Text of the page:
Because their move from the Left to a pseudo-right was insincere, one would expect to find a whole range of issues where the neocons retain leftist instincts and remain true to their Trotskyite heritage. Indeed this is the case. In their portrayal of the Cold War as a struggle between "capitalism" on the one hand and "socialism" on the other, the neocons try to minimize the fact that in many ways the conflict between the Bolsheviks and the West was over much more than economic systems. To most on the Old Right, the economic issues were at best peripheral: Marxism was opposed because it was materialistic, atheistic, and because it rejected nationalism and patriotism in the name of global revolution.

Most neocons came from a culture that was every bit as materialistic and cosmopolitan as the early Bolshevik leaders, so it is rather unlikely that they would have any quarrel with these aspects of Communist doctrine. The fact that neoconservatism is an ideology which is materialistic in nature and internationalist in focus (with its talk of "global democracy" and "global markets") makes it obvious that the fundamental underpinnings of the Marxist Left are alive and well among the scribblers of Commentary and The Weekly Standard. Their "conservative" pretenses seem limited to the fact that they oppose "socialism" (of the nationalist variety) in the name of "capitalism" (of the internationalist variety), and for all too many naïve people that seems to be sufficient and believable.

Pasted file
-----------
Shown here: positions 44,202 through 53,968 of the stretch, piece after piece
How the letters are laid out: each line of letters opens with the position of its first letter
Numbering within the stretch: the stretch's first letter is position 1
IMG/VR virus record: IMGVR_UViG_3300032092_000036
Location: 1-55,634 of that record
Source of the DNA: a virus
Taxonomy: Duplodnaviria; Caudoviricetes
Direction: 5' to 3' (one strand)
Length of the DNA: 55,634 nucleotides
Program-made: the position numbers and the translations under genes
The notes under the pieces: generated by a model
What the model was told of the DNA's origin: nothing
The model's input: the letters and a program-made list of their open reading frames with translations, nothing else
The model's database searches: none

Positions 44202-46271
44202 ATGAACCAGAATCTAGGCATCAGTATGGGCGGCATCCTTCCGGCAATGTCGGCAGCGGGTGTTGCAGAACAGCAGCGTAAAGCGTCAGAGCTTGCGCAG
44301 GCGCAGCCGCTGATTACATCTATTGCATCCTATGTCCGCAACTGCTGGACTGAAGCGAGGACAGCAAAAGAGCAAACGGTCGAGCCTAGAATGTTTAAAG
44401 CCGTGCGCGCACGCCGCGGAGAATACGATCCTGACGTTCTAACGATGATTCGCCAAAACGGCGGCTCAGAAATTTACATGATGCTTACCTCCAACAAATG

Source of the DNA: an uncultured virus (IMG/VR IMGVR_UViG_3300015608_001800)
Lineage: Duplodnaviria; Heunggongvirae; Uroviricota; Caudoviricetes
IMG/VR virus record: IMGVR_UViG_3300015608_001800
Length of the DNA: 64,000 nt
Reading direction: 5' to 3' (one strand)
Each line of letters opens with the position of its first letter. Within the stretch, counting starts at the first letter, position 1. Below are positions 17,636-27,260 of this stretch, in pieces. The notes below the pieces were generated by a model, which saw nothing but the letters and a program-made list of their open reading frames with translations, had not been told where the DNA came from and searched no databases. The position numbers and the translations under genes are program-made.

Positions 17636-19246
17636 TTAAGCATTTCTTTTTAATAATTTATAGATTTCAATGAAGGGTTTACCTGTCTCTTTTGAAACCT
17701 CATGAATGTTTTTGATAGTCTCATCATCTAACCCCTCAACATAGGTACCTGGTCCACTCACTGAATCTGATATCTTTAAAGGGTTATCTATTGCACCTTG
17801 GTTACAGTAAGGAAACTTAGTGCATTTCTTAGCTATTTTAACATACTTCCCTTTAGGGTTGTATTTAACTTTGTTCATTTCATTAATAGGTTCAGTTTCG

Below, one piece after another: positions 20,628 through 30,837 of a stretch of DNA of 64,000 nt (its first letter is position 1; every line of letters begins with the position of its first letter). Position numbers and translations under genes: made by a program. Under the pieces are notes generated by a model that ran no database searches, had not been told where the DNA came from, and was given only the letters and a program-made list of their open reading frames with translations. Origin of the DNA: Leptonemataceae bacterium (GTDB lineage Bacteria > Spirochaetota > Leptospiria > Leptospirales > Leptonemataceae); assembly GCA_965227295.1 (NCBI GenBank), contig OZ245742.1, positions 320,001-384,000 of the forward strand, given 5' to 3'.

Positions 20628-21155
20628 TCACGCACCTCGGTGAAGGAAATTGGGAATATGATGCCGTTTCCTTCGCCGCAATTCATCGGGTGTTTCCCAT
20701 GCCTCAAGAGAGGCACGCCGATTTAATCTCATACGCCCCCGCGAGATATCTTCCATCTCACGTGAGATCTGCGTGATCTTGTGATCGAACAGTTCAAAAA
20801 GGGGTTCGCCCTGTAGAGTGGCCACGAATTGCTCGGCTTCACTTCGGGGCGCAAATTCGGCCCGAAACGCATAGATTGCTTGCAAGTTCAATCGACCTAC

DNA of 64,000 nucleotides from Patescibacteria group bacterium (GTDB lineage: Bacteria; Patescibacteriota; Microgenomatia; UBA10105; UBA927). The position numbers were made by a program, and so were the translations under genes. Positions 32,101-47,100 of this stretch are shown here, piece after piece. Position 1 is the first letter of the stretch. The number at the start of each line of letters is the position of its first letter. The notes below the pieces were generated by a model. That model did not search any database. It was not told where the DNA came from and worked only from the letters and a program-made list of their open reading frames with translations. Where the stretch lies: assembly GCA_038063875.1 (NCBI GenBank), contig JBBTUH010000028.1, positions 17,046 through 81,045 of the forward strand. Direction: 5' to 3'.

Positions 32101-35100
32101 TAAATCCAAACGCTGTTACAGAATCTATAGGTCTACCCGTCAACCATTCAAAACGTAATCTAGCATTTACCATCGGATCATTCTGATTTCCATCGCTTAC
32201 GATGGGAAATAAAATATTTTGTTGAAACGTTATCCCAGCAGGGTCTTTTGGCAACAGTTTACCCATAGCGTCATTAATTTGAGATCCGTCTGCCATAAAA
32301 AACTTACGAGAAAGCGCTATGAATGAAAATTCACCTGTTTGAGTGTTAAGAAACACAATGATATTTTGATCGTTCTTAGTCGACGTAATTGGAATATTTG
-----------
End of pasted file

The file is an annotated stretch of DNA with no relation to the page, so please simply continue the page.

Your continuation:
Understanding the true nature of the neoconservatives illuminates the essence of the struggle between the Right and the Left. It was never a struggle between "capitalism" and "socialism" as neoconservative or Communist progaganda would have one believe. Rather, it was always a conflict between spiritualism and materialism, between nationalism and globalism, between tradition and subversion, between the defenders of Western Civilization and its enemies. With the battle lines drawn as such, it is abundantly clear where the neocons stand. Many "capitalists" understood that economic means are not significant, only the desired end. Jacob Schiff understood it when he financed the Bolsheviks, just as Rupert Murdoch, Ted Turner, Marc Rich, Boris Berezovsky, and George Soros understand that their form of "capitalism" is fully compatible with the essence of the Left, and that they can find friends and allies among the ostensibly conservative neocons.

Unfortunately, many Rightists are not nearly as perceptive in their choice of allies.

May 15, 2002